Codes and Conventions for Future Zurich
Over the next few decades, the city of Zurich expects its population to increase by 25%. Finding the requisite housing, public services capacity, public facilities, recreational spaces, and mobility strategies to accommodate a growing population are only some of the city’s challenges. Changing dwelling patterns, patterns of mobility, and mitigating climate change require a new, integrated perspective on urban development, addressing how Zurich’s densification can be achieved without a loss of urban quality. This collaborative research focuses on the relationship between the urban tissue and urban codes, which can be understood as building regulations and plans and policies generated at the principal levels of urban governance (state, canton, city). The project benefits from a unique combination of historical and design research with the Chair for the History and Theory of Urban Design ETH and Accademia di Architettura Mendrisio (AAM) offering ‘retroactive analysis’ and ‘propositional planning’, respectively, interrelated through a set of common research foci. The ETH team uses retroactive analysis of Zurich’s urban tissue, starting with the current condition to understand the generating logic of its codes. At AAM, propositional planning is developed through urban design projects related to the critical analysis of urban codes. These investigations aim to reveal the hidden project for the city that is embedded in urban codes, and how the different assumptions (social, environmental, economic and mobility) implied in the urban codes have affected Zurich’s urban fabric from the 19th century to today.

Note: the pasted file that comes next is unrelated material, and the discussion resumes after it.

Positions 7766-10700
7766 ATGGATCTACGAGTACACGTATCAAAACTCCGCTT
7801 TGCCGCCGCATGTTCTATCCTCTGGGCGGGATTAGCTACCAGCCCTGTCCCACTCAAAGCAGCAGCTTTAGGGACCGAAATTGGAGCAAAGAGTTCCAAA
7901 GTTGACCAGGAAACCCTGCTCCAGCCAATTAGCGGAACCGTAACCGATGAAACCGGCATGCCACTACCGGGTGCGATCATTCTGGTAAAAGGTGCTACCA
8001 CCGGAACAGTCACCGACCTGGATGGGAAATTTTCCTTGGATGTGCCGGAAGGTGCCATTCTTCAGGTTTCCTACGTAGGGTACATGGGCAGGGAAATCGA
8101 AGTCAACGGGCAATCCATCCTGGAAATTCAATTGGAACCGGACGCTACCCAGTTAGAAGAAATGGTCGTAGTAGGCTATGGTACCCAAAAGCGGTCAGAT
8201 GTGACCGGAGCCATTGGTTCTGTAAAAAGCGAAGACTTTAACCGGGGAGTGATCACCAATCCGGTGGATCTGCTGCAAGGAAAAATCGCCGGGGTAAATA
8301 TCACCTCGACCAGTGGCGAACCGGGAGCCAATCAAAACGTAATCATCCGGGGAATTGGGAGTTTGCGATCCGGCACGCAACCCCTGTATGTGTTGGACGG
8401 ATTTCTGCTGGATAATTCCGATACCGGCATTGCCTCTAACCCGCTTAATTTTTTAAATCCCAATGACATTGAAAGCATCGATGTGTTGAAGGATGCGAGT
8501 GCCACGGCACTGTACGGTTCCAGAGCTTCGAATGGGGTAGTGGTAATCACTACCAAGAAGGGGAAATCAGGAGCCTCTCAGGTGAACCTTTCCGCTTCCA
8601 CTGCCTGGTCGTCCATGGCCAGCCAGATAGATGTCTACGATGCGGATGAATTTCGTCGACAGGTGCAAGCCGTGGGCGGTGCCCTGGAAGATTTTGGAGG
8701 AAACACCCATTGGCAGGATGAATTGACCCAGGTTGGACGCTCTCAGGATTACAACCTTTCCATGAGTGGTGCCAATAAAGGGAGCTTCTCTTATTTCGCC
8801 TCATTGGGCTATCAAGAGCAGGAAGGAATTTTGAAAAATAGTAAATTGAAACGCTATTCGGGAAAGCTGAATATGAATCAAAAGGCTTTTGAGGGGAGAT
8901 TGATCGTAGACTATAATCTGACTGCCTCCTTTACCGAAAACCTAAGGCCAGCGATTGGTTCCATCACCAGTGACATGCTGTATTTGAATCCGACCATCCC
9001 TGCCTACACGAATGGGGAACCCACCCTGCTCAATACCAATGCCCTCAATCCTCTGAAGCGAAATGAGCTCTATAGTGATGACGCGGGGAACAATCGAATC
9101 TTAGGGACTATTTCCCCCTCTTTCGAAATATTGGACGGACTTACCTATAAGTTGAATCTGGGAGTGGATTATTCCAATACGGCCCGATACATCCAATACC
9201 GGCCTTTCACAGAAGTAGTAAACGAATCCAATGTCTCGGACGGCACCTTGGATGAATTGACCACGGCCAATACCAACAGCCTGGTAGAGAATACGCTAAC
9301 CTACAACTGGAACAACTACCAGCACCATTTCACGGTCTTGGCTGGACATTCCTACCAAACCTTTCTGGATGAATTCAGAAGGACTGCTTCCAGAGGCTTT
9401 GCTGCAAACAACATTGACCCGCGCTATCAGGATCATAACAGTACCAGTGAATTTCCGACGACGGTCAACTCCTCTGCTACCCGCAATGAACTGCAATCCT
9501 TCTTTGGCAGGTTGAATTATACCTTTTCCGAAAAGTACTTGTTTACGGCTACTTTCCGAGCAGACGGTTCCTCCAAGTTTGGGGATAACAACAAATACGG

This project is undertaken collaboratively with ISUP, AAM and gta, ETH Zurich. Prof. Sergison and Prof. Avermaete will be working with Dr. Irina Davidovici as project partner, and with two doctoral students and a postdoctoral project coordinator:
Doctoral project A: a retroactive analysis
Doctoral project B: a propositional planning
Post-doctoral project C: a public dialogue
In addition to the envisaged doctoral theses and scientific articles, the ETH and AAM teams will each produce a substantial synthetic outcome, respectively the historical Zurich Retroactive Atlas and the prospective Propositional Planning Primer, both addressing policy makers, planning experts and architectural practitioners, as well as stakeholders and the wider public.
This project was made possible through SNSF Project funding in humanities and social sciences (Division I)
September 2021–August 2025
|Doctoral Project A: Codes And Conventions As Implicit Project For The City||Link|